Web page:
The first real, not-afternoon-on-TV’s-creature-feature horror movie I ever saw was FRIDAY THE 13TH PART IV. To say that it blew me away and changed my life would not be an overstatement. I consider that movie to be one of the chief reasons I am the horrorhead I am today. It is my favorite slasher flick of all time, a movie that I can watch time and time again, and why Jason Voorhees will always be my homeboy. Now why do I love that movie so much? Well I’m sure some of it has to be the “you always remember your first time” thing, but I think some of the reason has to be the two most important people who made it. I’m talking about the director, Joseph Zitto and special makeup master, Tom Savini. These two worked great together, were at the top of their game, and that just might be why I like this particular movie so much. That’s right, Zitto and Savini first teamed up in 1981 for THE PROWLER, one of the early slashers that helped define the subgenre. So how does this compare to my favorite masked maniac flick of all time? Let’s find out.
PROWLER has a unique start with black and white newsreel footage about the end of World War Two. Then comes a letter from a woman named Rosemarie telling her just-home-from-the-war boyfriend that they’re quits. Needless to say that “Dear John” doesn’t take the rejection well. Cue one hell of an awesome pitchfork kill and Savini’s trademark splatter is off and running. Unfortunately things soon become, while not a crawl, a leisurely stroll at best, as the murder mayhem slows down considerably. Don’t get me wrong, there’s still plenty of creative kills to be found in here, they just take a little longer to get on the screen than your average slasher. But that’s ok, because this movie is better than your average slasher as well.
After the 1940s double murder the film jumps to the modern day (read as: 1980s) when the same New England college where the first gruesome killings took place wants to have a graduation dance for the first time since the murders. Even though it’s been over thirty years, the psycho killer isn’t keen on the idea of the dance, so he once again puts on his old army fatigues and grabs the pitchfork. Before that dance is through, THE PROWLER will have created a whole new bloody legend that will last well into the next thirty years.
We have the fine folks at Blue Underground to thank for bringing this truly classic slasher out for the first time on Blu-ray disc. While the picture looks about on par with the DVD version, perhaps a tiny bit better, it has never sounded better with both 5.1 and 7.1 audio tracks. But as far as special features go, this disc is a little light. There is an audio commentary with Zitto and Savini that’s both informative and entertaining as the two seem very at ease with each other. There’s a ten minuet featurette showing some behind the scenes moments of Savini’s special effects, a few trailers, and that’s it for extras on this disc. While that might be a tad disappointing, the best thing about this movie is that it’s been release not rated with much of the splatter restored so gorehounds rejoice, not to mention any fan of 80s horror movies. If you don’t have this movie in your personal collection, then it’s high time you get it.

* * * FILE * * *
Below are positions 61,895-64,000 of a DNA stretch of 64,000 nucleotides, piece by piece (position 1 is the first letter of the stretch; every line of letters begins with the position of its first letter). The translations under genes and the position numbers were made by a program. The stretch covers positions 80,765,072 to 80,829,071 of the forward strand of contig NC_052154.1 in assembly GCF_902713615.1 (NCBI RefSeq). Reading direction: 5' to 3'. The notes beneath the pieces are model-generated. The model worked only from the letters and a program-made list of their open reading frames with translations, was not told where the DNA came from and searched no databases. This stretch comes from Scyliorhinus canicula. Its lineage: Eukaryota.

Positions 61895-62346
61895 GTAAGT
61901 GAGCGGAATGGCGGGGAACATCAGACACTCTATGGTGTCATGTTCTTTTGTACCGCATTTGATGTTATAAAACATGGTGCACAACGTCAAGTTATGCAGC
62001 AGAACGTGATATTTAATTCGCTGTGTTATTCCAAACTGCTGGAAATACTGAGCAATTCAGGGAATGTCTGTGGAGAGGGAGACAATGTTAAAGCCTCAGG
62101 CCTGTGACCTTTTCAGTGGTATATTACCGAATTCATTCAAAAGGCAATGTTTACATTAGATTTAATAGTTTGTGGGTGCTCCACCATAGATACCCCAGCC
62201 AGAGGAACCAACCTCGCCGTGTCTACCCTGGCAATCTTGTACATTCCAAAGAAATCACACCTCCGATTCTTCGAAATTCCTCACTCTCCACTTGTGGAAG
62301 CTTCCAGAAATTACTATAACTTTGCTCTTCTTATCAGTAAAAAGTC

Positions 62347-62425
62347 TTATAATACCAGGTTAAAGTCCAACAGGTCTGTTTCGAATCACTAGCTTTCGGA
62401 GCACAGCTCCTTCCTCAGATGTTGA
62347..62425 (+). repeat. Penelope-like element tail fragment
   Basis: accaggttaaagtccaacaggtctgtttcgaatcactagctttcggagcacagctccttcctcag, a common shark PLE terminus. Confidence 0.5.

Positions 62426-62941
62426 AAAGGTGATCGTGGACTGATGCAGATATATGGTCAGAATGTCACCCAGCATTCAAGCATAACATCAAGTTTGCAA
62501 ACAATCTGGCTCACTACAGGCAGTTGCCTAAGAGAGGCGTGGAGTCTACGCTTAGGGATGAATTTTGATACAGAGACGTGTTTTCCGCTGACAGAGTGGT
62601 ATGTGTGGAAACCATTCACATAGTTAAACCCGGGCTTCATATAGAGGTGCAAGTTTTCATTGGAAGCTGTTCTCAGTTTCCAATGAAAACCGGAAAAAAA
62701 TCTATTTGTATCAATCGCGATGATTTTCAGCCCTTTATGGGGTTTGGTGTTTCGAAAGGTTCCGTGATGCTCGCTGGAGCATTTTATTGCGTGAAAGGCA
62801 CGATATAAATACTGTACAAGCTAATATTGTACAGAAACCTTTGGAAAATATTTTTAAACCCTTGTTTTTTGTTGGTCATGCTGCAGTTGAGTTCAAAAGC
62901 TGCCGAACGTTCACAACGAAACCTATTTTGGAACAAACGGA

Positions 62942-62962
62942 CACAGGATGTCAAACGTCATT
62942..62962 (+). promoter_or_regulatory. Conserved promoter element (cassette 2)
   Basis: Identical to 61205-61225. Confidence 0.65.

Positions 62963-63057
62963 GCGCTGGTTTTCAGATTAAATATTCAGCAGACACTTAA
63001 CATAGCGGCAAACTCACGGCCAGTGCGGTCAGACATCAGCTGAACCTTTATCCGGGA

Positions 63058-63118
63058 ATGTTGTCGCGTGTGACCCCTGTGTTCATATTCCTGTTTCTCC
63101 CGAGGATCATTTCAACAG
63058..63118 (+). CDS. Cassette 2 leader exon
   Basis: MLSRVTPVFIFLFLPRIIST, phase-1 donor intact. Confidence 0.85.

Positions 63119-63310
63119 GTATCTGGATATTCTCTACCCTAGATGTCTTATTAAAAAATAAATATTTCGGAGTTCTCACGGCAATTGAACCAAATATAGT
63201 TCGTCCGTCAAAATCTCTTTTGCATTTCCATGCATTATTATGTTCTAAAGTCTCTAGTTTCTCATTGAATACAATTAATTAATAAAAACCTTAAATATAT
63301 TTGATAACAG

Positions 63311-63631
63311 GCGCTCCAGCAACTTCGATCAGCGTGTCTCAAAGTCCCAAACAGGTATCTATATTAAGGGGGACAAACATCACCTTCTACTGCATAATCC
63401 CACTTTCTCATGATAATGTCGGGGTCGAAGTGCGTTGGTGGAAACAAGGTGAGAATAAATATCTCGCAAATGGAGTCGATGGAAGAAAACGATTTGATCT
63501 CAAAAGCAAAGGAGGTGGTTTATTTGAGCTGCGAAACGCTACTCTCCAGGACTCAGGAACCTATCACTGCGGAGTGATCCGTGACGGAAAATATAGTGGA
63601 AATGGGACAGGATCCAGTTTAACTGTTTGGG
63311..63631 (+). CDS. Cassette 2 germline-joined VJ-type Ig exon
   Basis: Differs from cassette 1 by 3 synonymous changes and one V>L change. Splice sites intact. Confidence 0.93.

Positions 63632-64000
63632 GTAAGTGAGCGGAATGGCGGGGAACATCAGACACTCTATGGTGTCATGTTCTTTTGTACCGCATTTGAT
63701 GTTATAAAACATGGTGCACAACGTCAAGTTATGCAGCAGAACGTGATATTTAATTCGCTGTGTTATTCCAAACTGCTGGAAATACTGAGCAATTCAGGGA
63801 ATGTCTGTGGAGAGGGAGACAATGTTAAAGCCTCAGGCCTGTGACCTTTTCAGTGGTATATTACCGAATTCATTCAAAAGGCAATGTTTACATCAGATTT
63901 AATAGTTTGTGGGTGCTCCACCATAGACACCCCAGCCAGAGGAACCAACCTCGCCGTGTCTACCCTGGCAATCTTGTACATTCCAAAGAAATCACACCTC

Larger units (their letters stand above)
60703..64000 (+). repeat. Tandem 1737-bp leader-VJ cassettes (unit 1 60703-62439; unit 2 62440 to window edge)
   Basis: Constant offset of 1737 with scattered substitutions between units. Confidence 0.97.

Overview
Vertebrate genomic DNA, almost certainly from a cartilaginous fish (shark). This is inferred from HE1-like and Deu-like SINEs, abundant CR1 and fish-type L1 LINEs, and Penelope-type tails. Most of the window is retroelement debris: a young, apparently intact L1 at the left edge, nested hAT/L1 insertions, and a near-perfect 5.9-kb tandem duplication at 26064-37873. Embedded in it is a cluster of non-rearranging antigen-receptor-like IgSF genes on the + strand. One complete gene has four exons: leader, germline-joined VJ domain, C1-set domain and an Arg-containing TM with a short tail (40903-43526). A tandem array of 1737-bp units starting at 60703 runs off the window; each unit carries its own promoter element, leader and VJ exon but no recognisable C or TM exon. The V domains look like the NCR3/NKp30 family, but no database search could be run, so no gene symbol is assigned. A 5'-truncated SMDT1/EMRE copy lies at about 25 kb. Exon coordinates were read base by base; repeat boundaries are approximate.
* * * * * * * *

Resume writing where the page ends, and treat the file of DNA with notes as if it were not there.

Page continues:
SUPERNATURAL season 1 (2005) – a Blu-ray review
Series Creator: Eric Kripke
Cast: Jared Padalecki, Jensen Ackles
SUPERNATURAL is a television series I was destined not to like. Yeah, sorry about coming into this thing with preconceived ideas but its true, so let me count the ways I was sure to hate this show. First, it looked like an X-FILES rip-off and I hate rip-offs. Come to think of it, I hated what the X-FILES turned into after season six, but I digress. This show also looked like teeny-bopper horror, and I am so, so, sssssooooo sick of teeny-bopper horror. Then there’s the fact that it starred a couple of hunky guys, so there wasn’t even the lure of eye candy to draw me in like BUFFY: THE VAMPIRE SLAYER or DOLLHOUSE or pretty much anything that Joss Whedon ever did. Oh, and then there’s the fact that I am a huge horrorhead, so I’ve seen the two stars before and I wasn’t too impressed. Jensen Ackles was most recently was in the middle of the road MY BLOODY VALENTINE remake. Worst yet, there was the truly horrible, direct to DVD, satanic video game movie; DEVOUR. Co-star Jared Padalecki is a bit more of a repeat offender with two so-so to down right horrible (depending upon who you ask) remakes with FRIDAY THE 13TH and HOUSE OF WAX, and the very forgettable slasher/thriller, CRY WOLF. So yeah, with all that said, I had written off this TV show before ever laying eyes on it.
And then I watched this show, and amazingly, I liked it. I really liked it. Trust me, I’m more surprised than you are about that. Why did I like it? Well just as I counted the ways I thought I was going to not like this show, I guess I’ll count the ways it actually worked for me.